How has the FDs role changed?
Carolyn Bresh, global head of finance, Reuters
Based on what I’ve seen at work here, the role of the FD is certainly
becoming much more strategic.
Finance directors are out there visiting customers, talking to the analysts
and really doing a sales job on the company, particularly in organisations where
you haven’t necessarily got a chief operating officer, where they are the right
hand man or woman of the CEO and are expected to portray very much the external
face of the organisation, leaving the group financial controller to manage the
finance function and to do all the day to day operating.
And, the traditional accounting skills in my mind are now very much a high
You have to have them to get to those sorts of roles in any organisation, but
they’re pretty much taken as granted and so it’s your strategic vision, your
business acumen and your leadership and communication skills that obviously come
for the fore.
Certainly [my finance director] was spending much more time out and about
with customers and with the analysts and with the media also, and so a lot of
the day to day running of the function was left to myself. So, that was very
much ensuring all the proper controls were in place, driving the Sarbanes Oxley
programmes that Reuters had in the US marketplace as well.
So, at the end of the day, it’s being accountable for all of those things,
making sure that there weren’t errors in the accounts, the controls weren’t
slipping, to allow him to step up and look more outside of the organisation, but
feel confident that the department and the team was going to run effectively
What specific skills do you need as a modern FD to succeed?
Steve Dunn, finance director, Microsoft
We are certainly migrating to a new model where we’re not bean counters and
policemen, but rather value added business partners.
I think that I can say that Microsoft is migrating there and other companies
that I have seen are migrating there, but it’s definitely a journey and a big
part of that is looking at the talent you have on board today and seeing if that
talent fits into the model that we’re trying to build for the future here.
In some cases, it just requires some additional re-training, but in some
cases, you also need to look at the types of people you’re recruiting and
perhaps alter your recruiting requirement to an extent.
In addition to looking for people who have those core skill sets and
technical excellence in accounting and finance, you need people who come with a
higher degree of business acumen and can partner with other business people at a
higher, more mature and senior level.
It’s critical to get those types of skills because, for some roles despite
how technically excellent you might be, you won’t succeed as a value added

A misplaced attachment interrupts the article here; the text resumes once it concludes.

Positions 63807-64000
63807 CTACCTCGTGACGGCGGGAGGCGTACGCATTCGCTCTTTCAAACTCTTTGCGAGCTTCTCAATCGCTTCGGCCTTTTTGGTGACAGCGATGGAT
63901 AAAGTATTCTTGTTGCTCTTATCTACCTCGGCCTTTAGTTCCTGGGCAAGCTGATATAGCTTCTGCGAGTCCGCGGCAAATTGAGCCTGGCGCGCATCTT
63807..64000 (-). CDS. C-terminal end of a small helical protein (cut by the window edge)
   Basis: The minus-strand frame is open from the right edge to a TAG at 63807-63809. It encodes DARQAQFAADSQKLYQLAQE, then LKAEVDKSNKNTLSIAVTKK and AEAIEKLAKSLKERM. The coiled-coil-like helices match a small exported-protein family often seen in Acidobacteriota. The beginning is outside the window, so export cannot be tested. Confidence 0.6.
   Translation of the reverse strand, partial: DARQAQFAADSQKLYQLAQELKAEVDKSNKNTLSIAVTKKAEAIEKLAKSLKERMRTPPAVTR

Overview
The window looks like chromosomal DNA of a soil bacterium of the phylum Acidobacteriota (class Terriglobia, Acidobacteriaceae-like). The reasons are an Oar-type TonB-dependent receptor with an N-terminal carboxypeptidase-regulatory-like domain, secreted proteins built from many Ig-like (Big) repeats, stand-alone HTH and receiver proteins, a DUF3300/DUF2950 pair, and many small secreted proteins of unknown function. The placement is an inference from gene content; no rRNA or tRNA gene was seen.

business partner if you can’t effectively communicate with the rest of the
Training could work in some of these cases and the most pertinent training
would be negotiation skills and understanding how to bridge gaps and find
And then for some folks that don’t have that, that might be one of those
scenarios where you need to actually change the profile of people you’re
recruiting, depending on the role of course, but to bring in someone who does
have those skills.
Do smaller companies require different skills from an FD?
Chris Jackson, Head of finance and management faculty, ICAEW
When we go out, most of the companies we talk to are larger companies.
They’re the ones who are most likely to encounter new techniques and tools
but the same tools and techniques can be applied further down, and there’s a
trickle down effect.
I’ve occasionally spoken to people from smaller businesses and asked them
specifically what they get out of some of the events that we hold, which look at
some of the big tools and techniques, the modern ones, and they say, if you are
creative, you can take these tools and techniques and apply them to your own
So, if you take something like a balanced scorecard, that is important to any
size of company and really what it means is get a balance between the financial
and non financial measures performance. I think that this is equally important
in all sizes of business.
Regarding smaller companies, HR divides into two parts of the work.
One is coaching and the people side of things, but for a smaller company very
often the finance director is responsible for the employment law side too.
This is a very difficult area because the amount of employment law is
increasing constantly and I think it’s quite scary for finance directors,
because the danger areas in employment law are quite significant.
The challenge for the FD is maintaining a balance between being a business
partner, but also having the independence to step back and question and free up
more time to do the business acumen part of the work.
Chaired by David Rae, deputy editor of financial
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